This is a repost from Tony Ferguson’s Blog Battling Entropy. See the full Battling Entropy blog site here.
Take a close look at the picture above. On Saturday, Australia (and New South Wales in particular) was the hottest place on the planet. Our air conditioning systems were all running flat out to beat the heat and during the evening peak period, when it was still around 40 degrees in many locations, we had little or no contribution from solar PV. For many people – such as the young, the sick and the elderly – controlling the temperature is not a matter of comfort but of life and death.
Such is the state of our electricity system that New South Wales was perilously close to having to introduce rolling blackouts. As it is, the grid’s integrity was only maintained through reducing the energy supplied to the Tomago aluminium smelter which consumes over 10% of the state’s electricity. The production of Aluminium metal, more than any other process, relies on a constant supply of electricity. Cutting the power to Tomago puts at risk economic output, workers’ jobs and raises the dreaded spectre of the “frozen potline”. Such an occurrence, when an interruption in the electricity supply causes the liquid aluminium in the cells to solidify – is a major industrial disaster requiring the solidified metal to be jackhammered out and causing major damage to the production equipment with the repair bill in the tens of millions. This is not just a theoretical risk – it happened at Alcoa’s Portland smelter in Victoria last year.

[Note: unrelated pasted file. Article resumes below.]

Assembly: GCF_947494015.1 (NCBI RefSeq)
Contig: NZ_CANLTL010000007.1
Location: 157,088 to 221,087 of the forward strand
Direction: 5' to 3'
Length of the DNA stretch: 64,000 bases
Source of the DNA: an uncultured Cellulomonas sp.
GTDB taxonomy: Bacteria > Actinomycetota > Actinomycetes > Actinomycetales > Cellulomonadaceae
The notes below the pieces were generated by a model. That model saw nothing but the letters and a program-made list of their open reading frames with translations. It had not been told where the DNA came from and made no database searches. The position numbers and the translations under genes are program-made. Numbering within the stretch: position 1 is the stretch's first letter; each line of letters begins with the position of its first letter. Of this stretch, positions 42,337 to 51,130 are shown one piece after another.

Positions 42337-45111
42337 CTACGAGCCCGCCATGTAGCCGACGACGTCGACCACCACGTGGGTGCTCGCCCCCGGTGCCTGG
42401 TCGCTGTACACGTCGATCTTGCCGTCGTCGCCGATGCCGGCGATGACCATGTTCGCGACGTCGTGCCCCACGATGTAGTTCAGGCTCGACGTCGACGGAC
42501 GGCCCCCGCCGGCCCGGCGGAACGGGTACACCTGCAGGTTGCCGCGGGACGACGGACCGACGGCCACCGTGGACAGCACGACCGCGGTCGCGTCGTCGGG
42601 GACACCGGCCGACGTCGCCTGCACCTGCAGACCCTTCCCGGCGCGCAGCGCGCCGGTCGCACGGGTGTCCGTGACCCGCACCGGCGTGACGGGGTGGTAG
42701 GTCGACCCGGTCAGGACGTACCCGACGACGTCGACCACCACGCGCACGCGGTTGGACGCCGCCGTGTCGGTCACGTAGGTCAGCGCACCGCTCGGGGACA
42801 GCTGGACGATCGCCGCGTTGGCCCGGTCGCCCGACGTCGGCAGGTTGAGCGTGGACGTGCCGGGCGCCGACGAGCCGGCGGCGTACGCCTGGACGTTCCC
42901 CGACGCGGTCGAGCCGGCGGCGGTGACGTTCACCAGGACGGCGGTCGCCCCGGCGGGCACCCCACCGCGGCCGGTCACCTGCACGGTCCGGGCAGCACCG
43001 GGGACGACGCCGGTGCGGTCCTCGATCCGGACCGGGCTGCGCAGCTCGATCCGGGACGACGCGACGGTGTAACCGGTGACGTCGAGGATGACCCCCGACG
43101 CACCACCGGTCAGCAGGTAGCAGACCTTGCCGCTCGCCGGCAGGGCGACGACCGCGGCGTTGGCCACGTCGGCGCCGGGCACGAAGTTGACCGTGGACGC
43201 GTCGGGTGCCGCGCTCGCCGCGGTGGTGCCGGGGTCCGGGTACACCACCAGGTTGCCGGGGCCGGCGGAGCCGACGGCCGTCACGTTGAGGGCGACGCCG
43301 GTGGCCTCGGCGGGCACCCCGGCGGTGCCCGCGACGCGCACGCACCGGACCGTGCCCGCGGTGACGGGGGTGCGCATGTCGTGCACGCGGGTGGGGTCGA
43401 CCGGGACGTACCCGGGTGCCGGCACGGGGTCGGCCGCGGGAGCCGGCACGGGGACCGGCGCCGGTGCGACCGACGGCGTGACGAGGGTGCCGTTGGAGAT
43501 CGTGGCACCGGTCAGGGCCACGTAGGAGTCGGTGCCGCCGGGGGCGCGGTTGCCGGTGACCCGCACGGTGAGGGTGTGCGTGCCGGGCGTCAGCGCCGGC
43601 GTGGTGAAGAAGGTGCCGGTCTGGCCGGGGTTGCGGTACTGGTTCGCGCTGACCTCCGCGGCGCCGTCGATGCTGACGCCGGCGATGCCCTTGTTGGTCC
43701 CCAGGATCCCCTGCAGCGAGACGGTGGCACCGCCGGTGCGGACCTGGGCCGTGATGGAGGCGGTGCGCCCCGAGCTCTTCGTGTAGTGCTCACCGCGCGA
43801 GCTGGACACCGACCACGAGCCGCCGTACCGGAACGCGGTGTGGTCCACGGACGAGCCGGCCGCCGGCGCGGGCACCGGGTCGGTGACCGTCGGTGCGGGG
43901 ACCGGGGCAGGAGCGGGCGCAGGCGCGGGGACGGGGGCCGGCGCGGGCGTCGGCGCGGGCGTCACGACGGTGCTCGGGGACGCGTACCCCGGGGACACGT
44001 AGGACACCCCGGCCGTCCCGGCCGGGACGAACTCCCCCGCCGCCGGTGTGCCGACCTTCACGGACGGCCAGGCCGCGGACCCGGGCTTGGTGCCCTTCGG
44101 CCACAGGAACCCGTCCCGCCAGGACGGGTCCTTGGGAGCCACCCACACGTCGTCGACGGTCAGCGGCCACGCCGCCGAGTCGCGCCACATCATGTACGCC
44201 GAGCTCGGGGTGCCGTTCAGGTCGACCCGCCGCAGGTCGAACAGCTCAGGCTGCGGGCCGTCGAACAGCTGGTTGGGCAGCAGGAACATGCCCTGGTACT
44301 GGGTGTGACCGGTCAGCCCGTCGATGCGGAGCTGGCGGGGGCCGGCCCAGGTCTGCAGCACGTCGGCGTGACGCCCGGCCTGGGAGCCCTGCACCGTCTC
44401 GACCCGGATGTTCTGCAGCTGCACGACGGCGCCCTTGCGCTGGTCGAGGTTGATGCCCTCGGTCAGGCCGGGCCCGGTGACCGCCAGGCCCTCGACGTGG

Our electricity grid, one of the core pieces of infrastructure for our modern society, has become inadequate. This is threatening our industry, our pocketbooks and ultimately people’s lives. That isn’t acceptable.
Many commentators say that the lack of clear long term policy in the sector has hampered investment in new energy sources. The energy industry has called for a degree of consensus so that some non-partisan guidelines can be developed. Unfortunately at present that seems too be much to ask our politicians. A heated debate appears likely to go on for some time.
This particular article is not about the idealogical battle between coal fired energy and renewables. It is about what we can do right now to address the problem. Practical, immediate measures to alleviate this crisis.
Firstly, we need to realise that, even if political consensus were reached tomorrow, this energy shortage is going to take several years to rectify:
- if we go with new capacity in the form of “clean” coal fired power stations they will take perhaps five years to be designed, approved, built and commissioned;
- if we concentrate on renewables then we must await advances in battery technology to store the energy generated from these intermittent sources for when it is needed – there are some questions around whether Lithium Ion batteries are the right technology for grid scale storage but, even if it is up to the task, a sufficient volume of affordable large scale storage will take time to be acquired and deployed.
So, whichever way we go, it looks like it will be five years or more before we have sufficient energy to meet our peak needs. Continued indecision about which technologies to pursue will only lengthen that period.